I listened to the audiobook version of Yann Martel's novel "Life of Pi" last summer on a 5-hour road trip to one of my favorite places to golf and swim in PA, Treasure Lake.
The story started off slow but picked up momentum as the story focused on a boy who is trapped on a small boat adrift at sea with a big tiger for many months. (Tough for that scenario not to be interesting.) Both survive, and without a doubt Martel's power of imagination is revealed through twists and unexpected turns of the suspenseful tale.
"The Facts Behind the HELSINKI ROCCAMATIOS" (1993, Harcourt Inc, 209 pp., $13 - paperback) is a collection of three stories and a novella that pre-date his Pi adventure. Curious to see what Martel would do with the short-fiction genre, I picked it up at my fave used bookstore (Gently Used Books of Douglassville).
The novella (of the same name as the collection) details a friendship between two young male college students in Toronto, one of whom learns at the tender age of 19 that he is dying of AIDS. He contracted the illness via a blood transfusion after a car wreck in a foreign country when he was 15 and doesn't start to get sick until he gets to college.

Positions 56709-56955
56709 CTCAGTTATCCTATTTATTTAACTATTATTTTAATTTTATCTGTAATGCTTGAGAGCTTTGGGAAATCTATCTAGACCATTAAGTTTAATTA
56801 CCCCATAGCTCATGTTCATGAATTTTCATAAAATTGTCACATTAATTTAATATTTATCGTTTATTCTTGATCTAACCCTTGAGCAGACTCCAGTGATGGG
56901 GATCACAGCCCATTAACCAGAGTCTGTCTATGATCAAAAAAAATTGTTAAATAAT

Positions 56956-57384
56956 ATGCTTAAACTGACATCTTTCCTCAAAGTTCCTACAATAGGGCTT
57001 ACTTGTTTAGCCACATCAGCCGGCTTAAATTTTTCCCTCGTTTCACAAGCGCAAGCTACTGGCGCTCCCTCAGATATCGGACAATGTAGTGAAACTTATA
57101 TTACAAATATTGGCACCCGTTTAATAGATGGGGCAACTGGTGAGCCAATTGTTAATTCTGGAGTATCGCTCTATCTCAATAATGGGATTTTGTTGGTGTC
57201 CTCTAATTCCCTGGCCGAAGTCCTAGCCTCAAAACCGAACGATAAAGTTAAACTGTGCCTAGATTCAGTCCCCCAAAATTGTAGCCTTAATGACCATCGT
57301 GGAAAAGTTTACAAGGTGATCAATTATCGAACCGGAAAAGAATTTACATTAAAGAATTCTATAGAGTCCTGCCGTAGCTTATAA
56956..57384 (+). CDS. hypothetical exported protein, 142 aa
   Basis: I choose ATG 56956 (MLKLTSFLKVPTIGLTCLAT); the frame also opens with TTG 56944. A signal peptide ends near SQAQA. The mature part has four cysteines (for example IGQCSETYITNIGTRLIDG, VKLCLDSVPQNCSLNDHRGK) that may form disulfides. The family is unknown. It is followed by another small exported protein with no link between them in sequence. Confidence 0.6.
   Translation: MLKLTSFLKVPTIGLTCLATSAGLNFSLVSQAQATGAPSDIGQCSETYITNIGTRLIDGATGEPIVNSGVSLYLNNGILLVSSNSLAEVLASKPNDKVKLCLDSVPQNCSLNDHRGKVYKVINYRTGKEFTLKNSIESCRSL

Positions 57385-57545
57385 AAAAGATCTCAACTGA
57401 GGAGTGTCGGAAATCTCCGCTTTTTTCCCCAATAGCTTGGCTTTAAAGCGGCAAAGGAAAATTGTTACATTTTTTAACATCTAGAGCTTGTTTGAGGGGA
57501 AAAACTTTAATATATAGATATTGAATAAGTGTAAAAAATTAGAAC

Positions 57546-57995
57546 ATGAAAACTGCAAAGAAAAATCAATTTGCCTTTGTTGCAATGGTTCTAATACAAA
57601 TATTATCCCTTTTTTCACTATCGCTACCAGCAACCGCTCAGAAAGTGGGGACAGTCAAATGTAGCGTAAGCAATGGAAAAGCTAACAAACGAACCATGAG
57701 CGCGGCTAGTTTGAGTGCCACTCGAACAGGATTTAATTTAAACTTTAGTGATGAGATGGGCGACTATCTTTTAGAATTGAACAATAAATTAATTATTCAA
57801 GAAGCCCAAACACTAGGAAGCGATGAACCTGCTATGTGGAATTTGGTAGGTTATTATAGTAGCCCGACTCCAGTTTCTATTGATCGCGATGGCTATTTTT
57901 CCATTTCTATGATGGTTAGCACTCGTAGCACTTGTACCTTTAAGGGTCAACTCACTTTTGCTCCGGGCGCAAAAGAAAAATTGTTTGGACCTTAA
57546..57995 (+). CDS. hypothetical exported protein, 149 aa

So the non-sick friend invents this epic tale for the two to create while the sick friend is convalescing. It involves an Italian family in Finland and what happens to them over the course of a century. The two friends take turns with the years.
I was curious about this fictional family, however, the novella is constructed so that we never read about the Roccomatios - only about a sort of made-up timeline that goes along with the Roccomatios' tale. That timeline's events vary by what's going on with Paul, the sick boy's, health. As his health gets worse, so do his and his friend's depictions of the events of that fictional world.
It's a couple of stories within a story, with the larger tale being the surviving friend's reaction to Paul's dying and death. The Roccomatios' story I could care less about. It was a construct for this larger, overall story. The overall effect, I think, was kind of brilliant. The novella itself, a little dull.
As for the short stories in this collection, they are memorable and also imaginative. It's clear that Martel of 17 years ago was trying out his writing chops here, before he went on to win the Booker Prize with "Pi."
One of the stories is a collection of letters from a prison warden to a mother after her son is executed. Each one is nearly identical, always about a prisoner named Kevin Barlow, detailing what he ate before being put to death, and his demeanor. Every Kevin Barlow wants something different to eat and every Kevin Barlow reacts to his impending death differently. As does the warden. Weird - and dark - story, but interesting.
Another is about an old woman who has a machine that can make mirrors using sand, silver, and a stream of memories.
The stories zipped along for me quicker than the novella. Interesting to read even if not the greatest short fiction ever (that might just be Raymond Carver, in my humble opinion).